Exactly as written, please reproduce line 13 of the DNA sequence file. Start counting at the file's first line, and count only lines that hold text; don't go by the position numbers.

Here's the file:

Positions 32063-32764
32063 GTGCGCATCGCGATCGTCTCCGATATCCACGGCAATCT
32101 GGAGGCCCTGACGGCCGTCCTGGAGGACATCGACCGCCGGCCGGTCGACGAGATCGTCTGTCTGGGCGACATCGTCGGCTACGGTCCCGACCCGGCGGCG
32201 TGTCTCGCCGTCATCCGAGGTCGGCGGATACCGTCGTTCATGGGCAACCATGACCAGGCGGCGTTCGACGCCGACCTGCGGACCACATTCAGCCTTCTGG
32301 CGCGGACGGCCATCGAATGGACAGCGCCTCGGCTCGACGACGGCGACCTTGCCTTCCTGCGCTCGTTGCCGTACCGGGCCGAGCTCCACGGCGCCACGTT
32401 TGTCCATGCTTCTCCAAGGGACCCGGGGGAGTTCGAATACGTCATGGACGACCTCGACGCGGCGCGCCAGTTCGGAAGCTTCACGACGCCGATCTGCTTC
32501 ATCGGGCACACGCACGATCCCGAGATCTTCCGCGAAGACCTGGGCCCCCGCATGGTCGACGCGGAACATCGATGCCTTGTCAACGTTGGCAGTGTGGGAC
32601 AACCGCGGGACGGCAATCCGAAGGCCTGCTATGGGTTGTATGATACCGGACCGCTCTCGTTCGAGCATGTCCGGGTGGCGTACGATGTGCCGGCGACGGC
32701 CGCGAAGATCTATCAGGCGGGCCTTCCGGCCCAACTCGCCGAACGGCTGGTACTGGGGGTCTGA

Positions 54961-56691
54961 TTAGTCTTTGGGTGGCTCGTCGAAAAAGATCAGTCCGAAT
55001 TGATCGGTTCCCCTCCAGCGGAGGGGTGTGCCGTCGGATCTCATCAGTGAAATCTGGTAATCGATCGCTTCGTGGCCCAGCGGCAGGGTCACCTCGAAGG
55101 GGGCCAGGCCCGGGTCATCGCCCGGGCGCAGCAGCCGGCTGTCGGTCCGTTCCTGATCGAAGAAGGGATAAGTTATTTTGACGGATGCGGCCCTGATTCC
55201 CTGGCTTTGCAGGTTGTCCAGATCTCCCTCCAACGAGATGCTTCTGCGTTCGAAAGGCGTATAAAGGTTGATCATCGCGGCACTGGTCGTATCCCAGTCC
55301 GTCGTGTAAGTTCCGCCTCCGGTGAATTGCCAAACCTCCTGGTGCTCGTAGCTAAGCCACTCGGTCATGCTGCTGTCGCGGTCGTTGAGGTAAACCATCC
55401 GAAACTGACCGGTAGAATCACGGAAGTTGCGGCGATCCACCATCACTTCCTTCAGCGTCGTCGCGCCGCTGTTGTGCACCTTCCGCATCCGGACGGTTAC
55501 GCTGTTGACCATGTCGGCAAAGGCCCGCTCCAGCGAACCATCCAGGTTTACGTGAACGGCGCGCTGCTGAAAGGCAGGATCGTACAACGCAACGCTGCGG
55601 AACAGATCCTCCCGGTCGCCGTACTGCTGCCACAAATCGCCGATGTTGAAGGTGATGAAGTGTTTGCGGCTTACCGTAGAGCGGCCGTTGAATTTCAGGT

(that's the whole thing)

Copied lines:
55101 GGGCCAGGCCCGGGTCATCGCCCGGGCGCAGCAGCCGGCTGTCGGTCCGTTCCTGATCGAAGAAGGGATAAGTTATTTTGACGGATGCGGCCCTGATTCC